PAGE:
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Federal Communications Commission

Federal Communications Commission

What is the Federal Communications Commission?
The Federal Communications Commission is an independent agency of the United States government that was officially created through Congressional Statute 47 U.S.C. With the majority of the Federal Communication’s Commissioner’s appointed by the President of the United States, the agency works to achieve six distinct goals in the areas of media, broadband, competition, the spectrum, public safety and homeland security. 
The Federal Communications Commission was established by the passing of the Communications Act of 1934; this legislation acted as the successor to the Federal Radio Commission and formally required the FCC with regulating all non-federal government use of the radio spectrum, including all radio and television broadcasting and all interstate telecommunications. 
As stated in section one of the Communications Act, the Federal Communications Commission’s primary mission is to “make available so far as possible, to all the people of the United States, without discrimination based on the basis of color, race, religion, national origin, or sex, rapid, efficient, Nation-wide, and world-wide wire and radio communication services with adequate facilities at reasonable charges.” Furthermore, the Federal Communications Commission aims at promoting safety of life and property through the use of wire and radio communications. 

Federal Communications Commission Quick Facts
The following details outline the administration of the Federal Communications Commission:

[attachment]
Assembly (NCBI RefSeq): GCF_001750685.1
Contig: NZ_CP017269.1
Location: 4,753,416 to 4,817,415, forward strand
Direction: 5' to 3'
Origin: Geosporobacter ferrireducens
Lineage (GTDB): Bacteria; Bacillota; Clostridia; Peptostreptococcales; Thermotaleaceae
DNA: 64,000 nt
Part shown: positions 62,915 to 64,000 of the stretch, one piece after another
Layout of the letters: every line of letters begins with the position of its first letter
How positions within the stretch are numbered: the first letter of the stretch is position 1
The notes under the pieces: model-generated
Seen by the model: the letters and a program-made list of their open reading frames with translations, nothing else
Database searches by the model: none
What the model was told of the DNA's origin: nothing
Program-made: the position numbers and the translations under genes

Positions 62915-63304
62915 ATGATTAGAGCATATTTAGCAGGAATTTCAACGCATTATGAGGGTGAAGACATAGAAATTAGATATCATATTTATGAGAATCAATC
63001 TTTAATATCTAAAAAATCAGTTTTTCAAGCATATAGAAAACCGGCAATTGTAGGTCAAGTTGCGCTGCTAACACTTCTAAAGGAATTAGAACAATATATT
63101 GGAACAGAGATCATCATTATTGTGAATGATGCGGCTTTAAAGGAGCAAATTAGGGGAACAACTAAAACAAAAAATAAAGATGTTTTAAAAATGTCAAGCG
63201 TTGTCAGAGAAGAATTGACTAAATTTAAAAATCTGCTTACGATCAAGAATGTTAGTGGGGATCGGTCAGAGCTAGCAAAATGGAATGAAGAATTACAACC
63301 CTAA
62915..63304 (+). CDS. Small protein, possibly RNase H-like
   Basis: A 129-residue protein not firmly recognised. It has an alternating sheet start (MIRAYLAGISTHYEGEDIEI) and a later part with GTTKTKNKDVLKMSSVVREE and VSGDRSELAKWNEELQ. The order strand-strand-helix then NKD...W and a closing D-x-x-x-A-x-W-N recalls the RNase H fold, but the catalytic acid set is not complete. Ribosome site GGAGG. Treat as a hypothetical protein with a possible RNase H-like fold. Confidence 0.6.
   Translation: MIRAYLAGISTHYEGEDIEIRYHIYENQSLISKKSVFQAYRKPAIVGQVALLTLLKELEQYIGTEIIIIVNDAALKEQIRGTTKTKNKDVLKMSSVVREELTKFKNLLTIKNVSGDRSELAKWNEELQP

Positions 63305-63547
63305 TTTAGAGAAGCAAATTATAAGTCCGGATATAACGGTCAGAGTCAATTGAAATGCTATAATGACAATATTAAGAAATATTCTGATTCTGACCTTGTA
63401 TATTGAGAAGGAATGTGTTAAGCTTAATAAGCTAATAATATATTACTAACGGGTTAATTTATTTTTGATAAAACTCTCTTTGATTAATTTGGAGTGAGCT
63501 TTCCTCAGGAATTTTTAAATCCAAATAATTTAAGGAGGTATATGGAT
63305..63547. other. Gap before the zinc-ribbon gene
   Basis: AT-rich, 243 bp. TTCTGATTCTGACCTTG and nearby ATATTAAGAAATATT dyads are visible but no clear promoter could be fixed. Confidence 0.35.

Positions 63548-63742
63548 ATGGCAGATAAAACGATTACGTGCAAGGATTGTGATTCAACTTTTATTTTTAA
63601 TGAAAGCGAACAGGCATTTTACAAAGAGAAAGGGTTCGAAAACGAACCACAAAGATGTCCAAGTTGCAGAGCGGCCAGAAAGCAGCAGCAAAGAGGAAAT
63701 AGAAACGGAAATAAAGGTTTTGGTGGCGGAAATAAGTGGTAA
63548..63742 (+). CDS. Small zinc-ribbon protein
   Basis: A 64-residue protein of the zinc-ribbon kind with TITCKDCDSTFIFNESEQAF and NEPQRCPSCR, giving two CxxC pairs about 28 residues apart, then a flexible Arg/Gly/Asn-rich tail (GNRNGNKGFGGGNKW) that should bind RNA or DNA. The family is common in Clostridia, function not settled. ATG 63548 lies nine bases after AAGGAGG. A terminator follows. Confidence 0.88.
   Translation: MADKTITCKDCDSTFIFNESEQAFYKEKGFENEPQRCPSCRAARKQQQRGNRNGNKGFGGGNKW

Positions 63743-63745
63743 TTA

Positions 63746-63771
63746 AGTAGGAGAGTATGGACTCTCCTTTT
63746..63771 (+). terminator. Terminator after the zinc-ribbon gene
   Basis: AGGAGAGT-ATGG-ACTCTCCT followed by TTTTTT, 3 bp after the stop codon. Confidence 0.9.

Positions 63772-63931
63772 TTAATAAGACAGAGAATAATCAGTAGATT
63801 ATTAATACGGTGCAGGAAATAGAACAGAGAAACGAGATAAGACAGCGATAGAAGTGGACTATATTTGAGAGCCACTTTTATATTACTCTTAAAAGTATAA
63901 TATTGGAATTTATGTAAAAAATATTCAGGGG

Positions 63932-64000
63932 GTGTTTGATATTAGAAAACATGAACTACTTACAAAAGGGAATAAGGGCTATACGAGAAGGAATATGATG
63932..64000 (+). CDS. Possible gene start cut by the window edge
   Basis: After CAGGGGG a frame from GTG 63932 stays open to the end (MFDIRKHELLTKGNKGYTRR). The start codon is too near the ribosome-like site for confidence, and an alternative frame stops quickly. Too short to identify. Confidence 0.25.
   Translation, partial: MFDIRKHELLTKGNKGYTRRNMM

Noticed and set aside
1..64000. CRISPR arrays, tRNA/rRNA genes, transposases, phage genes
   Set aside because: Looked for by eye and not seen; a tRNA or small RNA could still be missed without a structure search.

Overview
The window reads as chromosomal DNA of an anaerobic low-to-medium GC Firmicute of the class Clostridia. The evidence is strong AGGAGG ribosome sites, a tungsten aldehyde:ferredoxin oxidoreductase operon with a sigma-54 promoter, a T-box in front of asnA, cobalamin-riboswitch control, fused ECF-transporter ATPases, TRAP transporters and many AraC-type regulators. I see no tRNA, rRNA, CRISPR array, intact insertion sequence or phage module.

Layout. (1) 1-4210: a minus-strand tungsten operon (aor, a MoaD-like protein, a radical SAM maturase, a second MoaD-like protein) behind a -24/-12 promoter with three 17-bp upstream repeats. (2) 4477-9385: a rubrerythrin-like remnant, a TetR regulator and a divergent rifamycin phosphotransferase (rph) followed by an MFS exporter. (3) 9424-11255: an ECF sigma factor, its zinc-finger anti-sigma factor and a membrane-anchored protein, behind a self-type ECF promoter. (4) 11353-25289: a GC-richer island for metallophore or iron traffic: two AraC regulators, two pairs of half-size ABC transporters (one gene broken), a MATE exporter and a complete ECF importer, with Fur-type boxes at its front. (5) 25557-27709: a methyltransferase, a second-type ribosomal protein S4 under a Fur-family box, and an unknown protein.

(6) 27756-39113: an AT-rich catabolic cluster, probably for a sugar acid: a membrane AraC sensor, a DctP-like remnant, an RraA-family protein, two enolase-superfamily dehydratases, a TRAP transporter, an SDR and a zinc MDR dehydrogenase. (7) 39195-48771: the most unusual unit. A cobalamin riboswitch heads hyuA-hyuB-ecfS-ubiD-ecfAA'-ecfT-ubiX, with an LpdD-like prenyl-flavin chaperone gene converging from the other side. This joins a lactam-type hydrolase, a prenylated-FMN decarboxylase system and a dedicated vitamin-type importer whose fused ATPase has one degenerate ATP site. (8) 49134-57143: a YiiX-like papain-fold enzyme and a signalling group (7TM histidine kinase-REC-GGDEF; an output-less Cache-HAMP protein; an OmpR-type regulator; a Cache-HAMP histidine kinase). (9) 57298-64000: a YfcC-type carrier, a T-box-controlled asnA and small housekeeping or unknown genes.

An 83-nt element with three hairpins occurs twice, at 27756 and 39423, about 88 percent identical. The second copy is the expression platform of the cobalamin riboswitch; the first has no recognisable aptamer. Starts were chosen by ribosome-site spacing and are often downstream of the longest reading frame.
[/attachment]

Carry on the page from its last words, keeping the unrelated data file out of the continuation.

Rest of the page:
The Federal Communications Commission was formed on June 19 of 1934
The headquarters of the Federal Communications Commission are located in Washington, D.C.
The Federal Communications Commission is responsible for the jurisdiction over the media outlets of the United States of America
The head of the Federal Communications Commission is Chairman Julius Genachowski, however, the FCC is divided and subsequently run with 5 commissioners
The Federal Communications Commission operates with an annual budget of $353 million.

What is an Independent Government Agency?
An independent agency of the United States Federal Government is a department or organization that exists outside of the federal executive departments or those headed by a Cabinet secretary. In a more specific sense, the term Independent Government Agency, is used to describe agencies that, while constitutionally operating within the executive branch, are free from presidential authority or control, as a result of the President’s limited membership within the agency.
Independent government agencies are established through separate statutes passed by the United States Congress; each respective statutory grant of authority will define the goals or mission that the agency must work towards, in addition to the substantive areas, if applicable, over which the Independent Agency may have the power of rulemaking. These agency regulations, when enforced, maintain the power of federal law.



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